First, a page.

Is Google about to make a move to control the distribution of music videos? Well, maybe. 

If YouTube and its corporate owner Google take a stake in music video distributor Vevo, as has been widely reported in the last 24 hours, it would be yet another sign of the tech giant’s increasing interest in video content. 

All Things D reports that Google will take a minority stake in Vevo, the source of YouTube’s most popular videos. The amount is expected to exceed the $35 million Google invested in Machinima, the videogame and entertainment distribution network, back in May 2012. According to the Guardian, the investment could amount to as much as $67 million.

If it happens, the deal will solidify a shaky, three-year relationship. Vevo is a top traffic driver on YouTube, the largest video site on the Web and second-most-popular video search engine. Vevo, a joint venture between Universal Music, Sony Music and Abu Dhabi Media, threatened to remove its videos from YouTube last July unless Google’s YouTube fees were lowered, and even went so far as to pursue publishing arrangements with Viacom’s MTV and Facebook.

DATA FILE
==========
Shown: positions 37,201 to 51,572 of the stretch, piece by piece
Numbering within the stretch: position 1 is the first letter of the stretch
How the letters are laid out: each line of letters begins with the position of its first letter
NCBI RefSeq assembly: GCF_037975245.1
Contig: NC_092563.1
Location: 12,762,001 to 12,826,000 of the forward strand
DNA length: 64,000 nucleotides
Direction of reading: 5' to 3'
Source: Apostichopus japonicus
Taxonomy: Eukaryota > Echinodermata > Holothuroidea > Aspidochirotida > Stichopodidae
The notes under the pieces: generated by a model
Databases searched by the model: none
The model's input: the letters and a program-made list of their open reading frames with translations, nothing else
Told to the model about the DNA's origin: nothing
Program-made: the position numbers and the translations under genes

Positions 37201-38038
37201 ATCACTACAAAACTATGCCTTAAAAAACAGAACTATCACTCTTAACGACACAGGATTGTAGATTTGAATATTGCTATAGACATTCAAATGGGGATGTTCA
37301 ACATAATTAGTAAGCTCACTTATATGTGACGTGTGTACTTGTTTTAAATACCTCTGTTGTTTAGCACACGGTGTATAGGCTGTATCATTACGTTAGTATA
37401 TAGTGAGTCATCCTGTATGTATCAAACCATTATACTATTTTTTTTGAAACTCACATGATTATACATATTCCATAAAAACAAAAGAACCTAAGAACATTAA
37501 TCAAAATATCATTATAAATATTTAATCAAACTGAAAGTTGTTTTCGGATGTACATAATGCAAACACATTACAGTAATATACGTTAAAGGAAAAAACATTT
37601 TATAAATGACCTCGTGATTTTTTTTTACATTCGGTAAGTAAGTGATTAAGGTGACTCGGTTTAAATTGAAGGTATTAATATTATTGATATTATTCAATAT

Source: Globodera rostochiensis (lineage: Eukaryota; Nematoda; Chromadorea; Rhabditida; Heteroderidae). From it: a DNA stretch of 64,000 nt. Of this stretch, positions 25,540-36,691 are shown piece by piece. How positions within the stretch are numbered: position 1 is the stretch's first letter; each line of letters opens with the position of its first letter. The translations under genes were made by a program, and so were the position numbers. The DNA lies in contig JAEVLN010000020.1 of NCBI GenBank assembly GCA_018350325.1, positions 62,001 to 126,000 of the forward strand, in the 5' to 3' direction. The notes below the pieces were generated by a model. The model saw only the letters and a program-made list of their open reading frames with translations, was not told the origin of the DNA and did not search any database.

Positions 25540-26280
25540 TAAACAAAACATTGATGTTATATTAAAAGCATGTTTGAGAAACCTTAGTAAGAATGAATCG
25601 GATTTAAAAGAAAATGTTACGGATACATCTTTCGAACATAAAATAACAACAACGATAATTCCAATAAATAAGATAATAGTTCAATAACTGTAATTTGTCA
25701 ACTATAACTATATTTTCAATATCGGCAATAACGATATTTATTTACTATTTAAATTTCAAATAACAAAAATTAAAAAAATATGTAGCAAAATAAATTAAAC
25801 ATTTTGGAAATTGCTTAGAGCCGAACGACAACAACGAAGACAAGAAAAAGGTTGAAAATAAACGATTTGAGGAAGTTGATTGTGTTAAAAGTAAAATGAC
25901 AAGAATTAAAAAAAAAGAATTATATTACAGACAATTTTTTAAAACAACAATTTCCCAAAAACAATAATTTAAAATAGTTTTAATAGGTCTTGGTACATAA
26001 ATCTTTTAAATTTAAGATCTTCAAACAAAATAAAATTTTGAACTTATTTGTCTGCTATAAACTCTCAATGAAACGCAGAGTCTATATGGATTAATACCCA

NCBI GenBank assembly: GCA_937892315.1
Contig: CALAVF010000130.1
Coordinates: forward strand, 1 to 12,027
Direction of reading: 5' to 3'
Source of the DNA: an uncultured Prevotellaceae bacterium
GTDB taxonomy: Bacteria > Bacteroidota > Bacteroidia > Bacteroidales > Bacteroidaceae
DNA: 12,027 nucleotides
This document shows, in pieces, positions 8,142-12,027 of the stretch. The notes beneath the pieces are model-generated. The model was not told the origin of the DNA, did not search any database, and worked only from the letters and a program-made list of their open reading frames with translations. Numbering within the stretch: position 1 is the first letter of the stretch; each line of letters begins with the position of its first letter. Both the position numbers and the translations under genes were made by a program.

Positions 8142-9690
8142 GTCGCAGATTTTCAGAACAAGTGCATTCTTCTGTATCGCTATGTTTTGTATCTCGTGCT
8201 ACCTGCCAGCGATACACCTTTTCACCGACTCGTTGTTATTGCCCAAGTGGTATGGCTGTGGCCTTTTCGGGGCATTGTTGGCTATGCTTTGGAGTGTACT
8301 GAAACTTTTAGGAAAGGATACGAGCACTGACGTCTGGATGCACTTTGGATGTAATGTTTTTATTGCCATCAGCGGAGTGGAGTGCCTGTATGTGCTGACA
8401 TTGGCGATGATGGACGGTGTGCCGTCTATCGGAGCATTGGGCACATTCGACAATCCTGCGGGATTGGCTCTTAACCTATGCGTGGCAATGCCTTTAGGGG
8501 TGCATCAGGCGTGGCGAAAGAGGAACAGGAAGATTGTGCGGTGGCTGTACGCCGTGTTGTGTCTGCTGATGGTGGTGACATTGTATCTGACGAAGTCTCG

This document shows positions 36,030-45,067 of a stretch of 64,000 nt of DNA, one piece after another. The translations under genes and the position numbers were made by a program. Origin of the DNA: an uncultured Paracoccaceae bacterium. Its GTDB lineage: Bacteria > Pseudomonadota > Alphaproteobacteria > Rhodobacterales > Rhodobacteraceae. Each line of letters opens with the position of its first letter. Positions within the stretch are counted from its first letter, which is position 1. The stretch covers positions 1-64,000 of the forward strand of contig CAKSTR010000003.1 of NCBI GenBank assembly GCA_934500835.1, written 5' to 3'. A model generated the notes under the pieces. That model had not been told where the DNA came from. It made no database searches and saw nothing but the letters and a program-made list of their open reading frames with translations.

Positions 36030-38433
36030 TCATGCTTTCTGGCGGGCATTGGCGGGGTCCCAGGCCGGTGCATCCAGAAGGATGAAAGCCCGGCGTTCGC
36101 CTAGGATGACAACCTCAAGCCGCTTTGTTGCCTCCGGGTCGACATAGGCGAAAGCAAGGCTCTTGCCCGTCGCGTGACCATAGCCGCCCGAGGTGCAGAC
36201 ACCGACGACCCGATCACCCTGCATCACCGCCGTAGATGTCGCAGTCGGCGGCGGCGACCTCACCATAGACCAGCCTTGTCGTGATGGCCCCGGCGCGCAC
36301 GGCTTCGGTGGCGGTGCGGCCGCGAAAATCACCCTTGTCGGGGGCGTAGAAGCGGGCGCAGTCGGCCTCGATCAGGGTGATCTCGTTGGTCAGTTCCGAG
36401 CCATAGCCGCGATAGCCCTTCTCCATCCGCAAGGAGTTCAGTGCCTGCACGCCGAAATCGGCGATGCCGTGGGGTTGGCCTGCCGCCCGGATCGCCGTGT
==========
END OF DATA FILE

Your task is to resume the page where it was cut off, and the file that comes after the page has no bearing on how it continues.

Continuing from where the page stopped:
While YouTube did not respond to requests for comment, the deal would guarantee that Vevo stays put on Google’s video service, which should keep the music videos flowing. That’s a good thing. No one wants to spend their time watching music videos through Facebook’s wonky video player.  

Photo courtesy of YouTube.